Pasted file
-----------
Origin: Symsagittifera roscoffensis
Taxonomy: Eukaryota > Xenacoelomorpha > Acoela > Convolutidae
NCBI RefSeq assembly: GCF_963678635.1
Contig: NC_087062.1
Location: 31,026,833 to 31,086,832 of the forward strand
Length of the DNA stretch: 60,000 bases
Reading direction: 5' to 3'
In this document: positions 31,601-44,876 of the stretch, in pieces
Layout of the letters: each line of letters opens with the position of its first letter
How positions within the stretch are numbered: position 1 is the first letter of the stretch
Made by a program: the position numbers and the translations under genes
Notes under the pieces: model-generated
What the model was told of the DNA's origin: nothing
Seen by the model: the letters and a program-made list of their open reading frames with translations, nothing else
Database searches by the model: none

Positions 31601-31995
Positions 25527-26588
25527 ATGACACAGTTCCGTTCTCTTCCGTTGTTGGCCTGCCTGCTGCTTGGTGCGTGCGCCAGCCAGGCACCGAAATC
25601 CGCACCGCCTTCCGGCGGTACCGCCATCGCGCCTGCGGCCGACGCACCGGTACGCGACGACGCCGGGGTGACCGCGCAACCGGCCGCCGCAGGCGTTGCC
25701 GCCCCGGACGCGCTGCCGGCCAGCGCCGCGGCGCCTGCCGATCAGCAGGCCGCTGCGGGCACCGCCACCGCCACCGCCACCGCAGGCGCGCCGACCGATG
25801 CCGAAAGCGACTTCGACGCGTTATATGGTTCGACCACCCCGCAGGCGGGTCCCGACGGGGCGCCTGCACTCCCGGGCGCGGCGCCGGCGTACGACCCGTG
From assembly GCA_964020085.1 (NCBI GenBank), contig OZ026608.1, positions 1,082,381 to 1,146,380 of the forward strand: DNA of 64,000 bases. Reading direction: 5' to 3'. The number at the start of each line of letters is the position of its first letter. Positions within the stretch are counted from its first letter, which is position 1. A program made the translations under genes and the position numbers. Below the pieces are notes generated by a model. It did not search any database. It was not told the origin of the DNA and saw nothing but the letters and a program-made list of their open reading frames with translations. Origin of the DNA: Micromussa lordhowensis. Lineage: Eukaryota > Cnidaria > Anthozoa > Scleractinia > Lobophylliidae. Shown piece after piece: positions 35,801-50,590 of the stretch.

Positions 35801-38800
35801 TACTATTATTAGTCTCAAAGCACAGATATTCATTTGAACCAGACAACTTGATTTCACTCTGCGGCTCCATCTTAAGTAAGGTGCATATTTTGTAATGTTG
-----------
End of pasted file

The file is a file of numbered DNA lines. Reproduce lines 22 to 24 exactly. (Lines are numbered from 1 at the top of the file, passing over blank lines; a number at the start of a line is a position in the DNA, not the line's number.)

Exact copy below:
From assembly GCA_964020085.1 (NCBI GenBank), contig OZ026608.1, positions 1,082,381 to 1,146,380 of the forward strand: DNA of 64,000 bases. Reading direction: 5' to 3'. The number at the start of each line of letters is the position of its first letter. Positions within the stretch are counted from its first letter, which is position 1. A program made the translations under genes and the position numbers. Below the pieces are notes generated by a model. It did not search any database. It was not told the origin of the DNA and saw nothing but the letters and a program-made list of their open reading frames with translations. Origin of the DNA: Micromussa lordhowensis. Lineage: Eukaryota > Cnidaria > Anthozoa > Scleractinia > Lobophylliidae. Shown piece after piece: positions 35,801-50,590 of the stretch.

Positions 35801-38800
35801 TACTATTATTAGTCTCAAAGCACAGATATTCATTTGAACCAGACAACTTGATTTCACTCTGCGGCTCCATCTTAAGTAAGGTGCATATTTTGTAATGTTG